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This is from the Chattanooga Times Free Press (If we create a newspaper, we’ll name it the Constitution Free Journal Register Press in honor of merged newspapers.) Presumably this represents the editorial board’s nervousness about TVA’s plans. But it suggests the opposite, too: that it is the public’s nervousness (the sign painter probably not a plant worker) about nuclear energy that creates a problem, not the presence of the plant itself.

And we’ve looked at enough polls on this site to suggest that even this isn’t true. Our conclusion: an incoherent cartoon not reflective of any significant public attitude. As we said, TVA has been a good nuclear neighbor. Let’s just call it drive-by editorializing and be done with it.

Watts Bar nuclear plant.poster2-elia-kazan-wild-river-montgomery-clift-dvd-review 

Believe it or not, there’s a first rate movie about the work of the Tennessee Valley Authority – Elia Kazan’s Wild River (1960). TVA is a 1930s New Deal deal, one of two federal electricity outlets created during the Depression (the other is Bonneville in the Northwest).  TVA has economic development tasks as well as electricity generation.

As you might imagine, TVA’s virtually unique status engenders controversy: further valley authorities were blocked by Congress (Bonneville is a different kind of entity), with small government advocates having at it occasionally since then. Ronald Reagan, for example, famously took a swipe at it at the 1964 Republican convention as an example of big government. But neither Reagan nor any other President has privatized it. And so it is today much as it was created to be in 1933. Fascinating American story – start with TVA’s own version of its history for a baseline.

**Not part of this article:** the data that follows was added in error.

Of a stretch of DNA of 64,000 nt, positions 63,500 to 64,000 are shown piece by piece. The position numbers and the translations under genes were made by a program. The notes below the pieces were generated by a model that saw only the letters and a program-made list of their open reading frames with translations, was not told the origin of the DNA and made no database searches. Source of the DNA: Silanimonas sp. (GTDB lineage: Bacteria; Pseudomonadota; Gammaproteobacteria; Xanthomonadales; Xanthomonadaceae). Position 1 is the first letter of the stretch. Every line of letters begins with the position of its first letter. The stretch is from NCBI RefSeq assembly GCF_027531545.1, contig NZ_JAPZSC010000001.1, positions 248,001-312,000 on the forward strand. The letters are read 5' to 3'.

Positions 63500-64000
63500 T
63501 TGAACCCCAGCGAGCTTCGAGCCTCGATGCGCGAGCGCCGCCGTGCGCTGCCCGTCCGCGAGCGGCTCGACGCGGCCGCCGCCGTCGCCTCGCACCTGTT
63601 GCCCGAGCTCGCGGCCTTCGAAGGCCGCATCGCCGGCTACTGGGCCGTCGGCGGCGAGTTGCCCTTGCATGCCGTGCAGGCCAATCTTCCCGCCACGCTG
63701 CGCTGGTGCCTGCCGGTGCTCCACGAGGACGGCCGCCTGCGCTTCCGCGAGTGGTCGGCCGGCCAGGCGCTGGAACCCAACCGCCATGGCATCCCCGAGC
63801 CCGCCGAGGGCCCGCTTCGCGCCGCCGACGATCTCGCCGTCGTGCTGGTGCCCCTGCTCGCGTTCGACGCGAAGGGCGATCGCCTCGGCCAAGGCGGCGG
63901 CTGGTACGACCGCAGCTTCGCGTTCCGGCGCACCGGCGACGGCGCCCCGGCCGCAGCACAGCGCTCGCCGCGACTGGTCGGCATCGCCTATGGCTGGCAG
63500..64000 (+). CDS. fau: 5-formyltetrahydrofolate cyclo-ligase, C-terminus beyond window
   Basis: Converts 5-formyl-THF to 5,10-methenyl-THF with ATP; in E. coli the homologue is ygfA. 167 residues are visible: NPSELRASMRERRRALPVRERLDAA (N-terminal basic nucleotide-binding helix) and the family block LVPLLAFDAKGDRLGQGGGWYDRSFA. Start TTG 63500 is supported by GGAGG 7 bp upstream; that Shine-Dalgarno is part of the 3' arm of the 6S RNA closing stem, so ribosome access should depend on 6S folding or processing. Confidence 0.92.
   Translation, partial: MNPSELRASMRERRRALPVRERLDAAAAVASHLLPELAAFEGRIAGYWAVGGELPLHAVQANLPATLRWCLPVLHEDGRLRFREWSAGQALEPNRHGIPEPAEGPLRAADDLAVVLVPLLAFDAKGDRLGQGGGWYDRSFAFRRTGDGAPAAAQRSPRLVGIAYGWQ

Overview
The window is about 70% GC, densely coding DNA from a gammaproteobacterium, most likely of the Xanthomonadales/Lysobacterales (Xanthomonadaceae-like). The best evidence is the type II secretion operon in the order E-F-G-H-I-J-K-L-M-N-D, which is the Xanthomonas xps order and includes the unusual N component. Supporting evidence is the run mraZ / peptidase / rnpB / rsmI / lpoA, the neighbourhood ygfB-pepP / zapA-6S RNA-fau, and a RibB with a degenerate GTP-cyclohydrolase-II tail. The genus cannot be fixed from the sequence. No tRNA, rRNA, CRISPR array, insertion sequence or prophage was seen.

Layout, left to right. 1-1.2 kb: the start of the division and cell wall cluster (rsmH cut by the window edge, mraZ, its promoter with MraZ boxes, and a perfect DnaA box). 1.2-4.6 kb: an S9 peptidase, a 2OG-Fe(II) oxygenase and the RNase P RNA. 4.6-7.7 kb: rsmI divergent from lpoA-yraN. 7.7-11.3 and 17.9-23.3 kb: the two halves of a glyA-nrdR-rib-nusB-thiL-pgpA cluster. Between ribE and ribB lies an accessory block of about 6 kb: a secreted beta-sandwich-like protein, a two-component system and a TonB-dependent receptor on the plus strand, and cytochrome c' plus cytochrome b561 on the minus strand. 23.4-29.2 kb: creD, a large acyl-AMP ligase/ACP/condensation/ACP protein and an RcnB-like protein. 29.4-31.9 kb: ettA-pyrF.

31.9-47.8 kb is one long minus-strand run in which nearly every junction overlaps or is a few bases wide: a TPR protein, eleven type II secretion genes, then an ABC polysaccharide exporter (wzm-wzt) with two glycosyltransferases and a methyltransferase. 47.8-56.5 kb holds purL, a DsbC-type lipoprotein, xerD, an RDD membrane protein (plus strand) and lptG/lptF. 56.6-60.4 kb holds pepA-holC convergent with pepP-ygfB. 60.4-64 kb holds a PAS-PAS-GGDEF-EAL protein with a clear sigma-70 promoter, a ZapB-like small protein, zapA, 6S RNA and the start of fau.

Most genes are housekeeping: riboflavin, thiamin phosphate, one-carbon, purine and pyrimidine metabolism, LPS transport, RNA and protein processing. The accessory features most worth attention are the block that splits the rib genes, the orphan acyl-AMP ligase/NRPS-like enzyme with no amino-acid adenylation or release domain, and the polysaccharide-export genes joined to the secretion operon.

3 comments:

Anonymous said...

I remember visiting Chattanooga as a kid in the 1980's, back when the local paper was called the "Chattanooga News-Free Press." I was quite disappointed when I moved here a couple of years ago and found that an additional merger had given us a much less humorous title.

The local paper is generally pretty fair and unbiased in its coverage of TVA's nuclear programs. I wish I could say the same for other media outlets around the state. I did find myself scratching my head at that cartoon, since our plants haven't made much news lately.

Bill

DocForesight said...

Why is the spokesman playing into the public misunderstanding by calling it "waste" and not what it actually is, "Spent Nuclear Fuel"? And emphasize that storing the casks on-site is perfectly safe for short and long-term. Use the opportunity to inform the public that upcoming designs will use the SNF for additional energy generation.

GRLCowan said...

Doc Foresight, if you live up to your name, you probably don't, when moving into a new neighbourhood, take a few hours to get the word out about what sort of guy you are by walking around with a sandwich-board saying, "I'm a safe neighbour!"

The point I would stress is that while coal industry regulators do not live near coal ash heaps, some nuclear regulators are stationed within a few hundred yards of the spent fuel pools. I would guess they're there at least 35 hours a week, and their families are often within a few miles.

There is no difficulty filling these civil service positions because no-one has ever been injured by spent nuclear fuel.